How well do you know your neighbour? Perhaps you think you know quite a lot about him, but do you really know him? Do you know what makes him tick, what things motivate him, what things give him joy or sorrow? Do you know what he’d like to tell you about how you could be a better neighbour?
How well do you know God? Perhaps you read the Bible and pray every day. Do you hear God speaking when you do that, or is it just something a good Christian is supposed to do? Do you hear God telling you what He’d like to make of your life? Do you hear Him telling you about things He really wishes you would do differently?
When you read the Bible, are you just wandering to and fro, picking the prettiest flowers, the shiniest stones? Do you ever wonder why some people seem to find so much more? Or do people sometimes tell you something they say they found in the Bible and it just don’t seem right, but you don’t know how to find out for yourself?
Let’s start from square one: the goal of reading the Bible is not to learn nice stories about God; it is not to learn about the future: it is not to discover a set of rules to guide our life; it is not to equip ourselves to argue or debate with others. The only purpose for reading the Bible is to get to know its author and to know what He wants us to do here and now in this time and place in which we live.
It has always been the people who were small in their own eyes who accomplished the most for God. Noah spent 100 years building a huge boat. Do we understand how ridiculous that was? Water falling from the sky – that had never happened in the entire history of the world. Yet here was this old guy saying that God was going to send rain to wash the world of all the sin that was happening. I imagine the people scoffed at his foolish words and actions.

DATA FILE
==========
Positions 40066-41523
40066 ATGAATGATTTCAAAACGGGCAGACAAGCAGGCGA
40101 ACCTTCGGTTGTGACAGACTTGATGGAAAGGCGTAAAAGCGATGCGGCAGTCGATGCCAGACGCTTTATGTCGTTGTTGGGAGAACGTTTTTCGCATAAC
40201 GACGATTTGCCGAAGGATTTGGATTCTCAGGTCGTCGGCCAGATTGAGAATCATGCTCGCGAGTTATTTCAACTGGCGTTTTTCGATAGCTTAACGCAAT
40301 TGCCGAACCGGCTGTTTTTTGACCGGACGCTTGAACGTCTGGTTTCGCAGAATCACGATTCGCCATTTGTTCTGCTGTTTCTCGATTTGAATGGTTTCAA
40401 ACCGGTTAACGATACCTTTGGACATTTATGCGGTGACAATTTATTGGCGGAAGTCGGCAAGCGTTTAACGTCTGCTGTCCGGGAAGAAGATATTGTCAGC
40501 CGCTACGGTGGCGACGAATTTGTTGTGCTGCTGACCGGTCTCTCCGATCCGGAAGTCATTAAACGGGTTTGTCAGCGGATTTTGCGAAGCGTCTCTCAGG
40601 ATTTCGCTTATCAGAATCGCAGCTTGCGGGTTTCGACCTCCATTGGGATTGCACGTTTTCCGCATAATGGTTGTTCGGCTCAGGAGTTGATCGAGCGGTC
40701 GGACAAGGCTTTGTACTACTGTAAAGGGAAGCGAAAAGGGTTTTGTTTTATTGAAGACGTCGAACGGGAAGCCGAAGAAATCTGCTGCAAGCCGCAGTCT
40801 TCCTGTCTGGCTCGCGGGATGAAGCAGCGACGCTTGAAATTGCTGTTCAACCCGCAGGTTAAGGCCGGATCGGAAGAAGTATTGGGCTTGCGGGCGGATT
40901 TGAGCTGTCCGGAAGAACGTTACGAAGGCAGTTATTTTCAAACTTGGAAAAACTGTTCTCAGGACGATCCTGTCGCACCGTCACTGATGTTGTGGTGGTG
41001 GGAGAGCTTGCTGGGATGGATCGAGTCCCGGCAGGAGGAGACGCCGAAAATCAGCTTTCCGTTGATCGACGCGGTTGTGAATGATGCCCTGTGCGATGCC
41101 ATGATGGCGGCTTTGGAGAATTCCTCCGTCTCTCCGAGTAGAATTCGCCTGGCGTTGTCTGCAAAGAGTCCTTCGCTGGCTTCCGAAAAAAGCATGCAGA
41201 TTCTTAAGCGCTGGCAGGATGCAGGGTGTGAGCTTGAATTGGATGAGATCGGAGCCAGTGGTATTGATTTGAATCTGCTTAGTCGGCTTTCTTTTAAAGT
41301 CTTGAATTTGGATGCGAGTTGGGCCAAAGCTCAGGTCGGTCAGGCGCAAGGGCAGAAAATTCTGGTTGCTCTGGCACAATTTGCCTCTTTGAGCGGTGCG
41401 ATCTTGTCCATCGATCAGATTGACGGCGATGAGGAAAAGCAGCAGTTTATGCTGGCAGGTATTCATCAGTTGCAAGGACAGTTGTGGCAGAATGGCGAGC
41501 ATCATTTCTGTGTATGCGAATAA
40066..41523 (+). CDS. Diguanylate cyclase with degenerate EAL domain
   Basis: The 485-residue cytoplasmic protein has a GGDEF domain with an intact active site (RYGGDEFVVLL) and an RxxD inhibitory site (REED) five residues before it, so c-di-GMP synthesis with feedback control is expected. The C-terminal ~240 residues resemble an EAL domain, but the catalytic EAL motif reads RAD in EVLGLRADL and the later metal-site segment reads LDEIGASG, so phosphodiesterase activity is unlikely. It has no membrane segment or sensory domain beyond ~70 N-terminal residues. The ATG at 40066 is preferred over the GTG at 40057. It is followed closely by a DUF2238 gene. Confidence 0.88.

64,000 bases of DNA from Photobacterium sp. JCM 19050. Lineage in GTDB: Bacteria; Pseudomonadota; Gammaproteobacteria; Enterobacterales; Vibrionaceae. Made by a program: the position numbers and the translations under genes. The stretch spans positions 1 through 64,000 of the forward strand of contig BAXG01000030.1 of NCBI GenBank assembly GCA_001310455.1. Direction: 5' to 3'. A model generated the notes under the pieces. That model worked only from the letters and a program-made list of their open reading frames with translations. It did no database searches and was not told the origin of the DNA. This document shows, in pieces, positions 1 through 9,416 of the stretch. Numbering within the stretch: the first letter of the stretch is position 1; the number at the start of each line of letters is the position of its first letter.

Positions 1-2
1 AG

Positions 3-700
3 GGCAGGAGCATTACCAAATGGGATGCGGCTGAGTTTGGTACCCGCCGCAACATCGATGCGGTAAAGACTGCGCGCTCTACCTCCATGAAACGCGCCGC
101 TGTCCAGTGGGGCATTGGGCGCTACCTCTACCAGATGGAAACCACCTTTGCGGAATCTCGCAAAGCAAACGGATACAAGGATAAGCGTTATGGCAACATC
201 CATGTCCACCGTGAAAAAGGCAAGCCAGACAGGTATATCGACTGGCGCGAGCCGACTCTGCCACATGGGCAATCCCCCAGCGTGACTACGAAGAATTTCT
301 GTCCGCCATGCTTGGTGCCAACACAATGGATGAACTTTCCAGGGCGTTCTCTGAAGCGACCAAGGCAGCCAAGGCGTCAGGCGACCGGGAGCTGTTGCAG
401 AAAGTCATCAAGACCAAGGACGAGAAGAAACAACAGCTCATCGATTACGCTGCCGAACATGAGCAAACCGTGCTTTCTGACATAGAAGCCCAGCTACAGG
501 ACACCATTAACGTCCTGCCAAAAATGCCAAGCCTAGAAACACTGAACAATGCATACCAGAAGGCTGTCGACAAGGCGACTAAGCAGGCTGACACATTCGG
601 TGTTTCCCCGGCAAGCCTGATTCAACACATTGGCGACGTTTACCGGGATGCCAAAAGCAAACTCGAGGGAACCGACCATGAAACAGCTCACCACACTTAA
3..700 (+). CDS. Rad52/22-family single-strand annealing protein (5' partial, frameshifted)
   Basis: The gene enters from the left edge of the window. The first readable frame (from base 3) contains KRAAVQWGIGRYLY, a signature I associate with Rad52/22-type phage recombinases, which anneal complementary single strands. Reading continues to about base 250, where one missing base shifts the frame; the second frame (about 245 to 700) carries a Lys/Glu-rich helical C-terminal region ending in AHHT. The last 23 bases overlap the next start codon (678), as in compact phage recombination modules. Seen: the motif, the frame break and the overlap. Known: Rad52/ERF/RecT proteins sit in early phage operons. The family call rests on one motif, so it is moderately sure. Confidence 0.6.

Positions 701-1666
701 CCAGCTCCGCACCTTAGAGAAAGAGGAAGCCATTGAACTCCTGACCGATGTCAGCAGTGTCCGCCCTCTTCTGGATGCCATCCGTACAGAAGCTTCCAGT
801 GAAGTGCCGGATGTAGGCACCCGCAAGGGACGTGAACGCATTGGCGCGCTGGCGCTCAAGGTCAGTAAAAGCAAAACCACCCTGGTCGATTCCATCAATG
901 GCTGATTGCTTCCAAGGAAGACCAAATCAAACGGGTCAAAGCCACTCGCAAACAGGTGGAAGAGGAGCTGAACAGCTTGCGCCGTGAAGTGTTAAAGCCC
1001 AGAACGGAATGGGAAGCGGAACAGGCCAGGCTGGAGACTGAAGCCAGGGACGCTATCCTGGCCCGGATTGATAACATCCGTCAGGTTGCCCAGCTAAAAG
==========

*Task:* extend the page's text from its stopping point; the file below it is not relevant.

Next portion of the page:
Finally the boat was built and stocked with food for all the people and creatures that would ride out the flood. Just more foolishness. Then the animals started coming to the ark. I suppose those who saw thought it strange, but what did it prove? Noah did not exclude anyone from coming into the ark to be saved, but finally God shut the door. And the deluge came. We know a lot about this foolish old man who built the ark, and nothing at all about those who perished in the flood, however great they may have been in their own eyes.
King Saul started out small in his own eyes, but the romance of being king soon began to grow on him. He didn’t come to a good end, either. It is still that way – those who develop a sense of how important and needful they are for the work of God, cease to be useful to God.
The vitality, the purity and the growth of the kingdom of God depends on the vitality, the purity and the growth in faith and obedience of each individual member of the kingdom. “All scripture is given by inspiration of God, and is profitable for doctrine, for reproof, for correction, for instruction in righteousness” (2 Timothy 3:16). Let’s read it all, chapter by chapter, book by book, the whole Bible, over and over. Let’s read it in bite-sized pieces so that we can grasp what is happening; let’s read the whole story in sequence so that we can grasp the context and see the larger picture.
Let’s read it prayerfully, asking God to reveal to us step by step what He wants us to see, what we need to see for this particular moment and place in time. As we do so, we will develop an acquaintanceship and a relationship with God that grows deeper all the time. He will reprove us, instruct us and encourage us, as long as we are obedient in each small step of the way.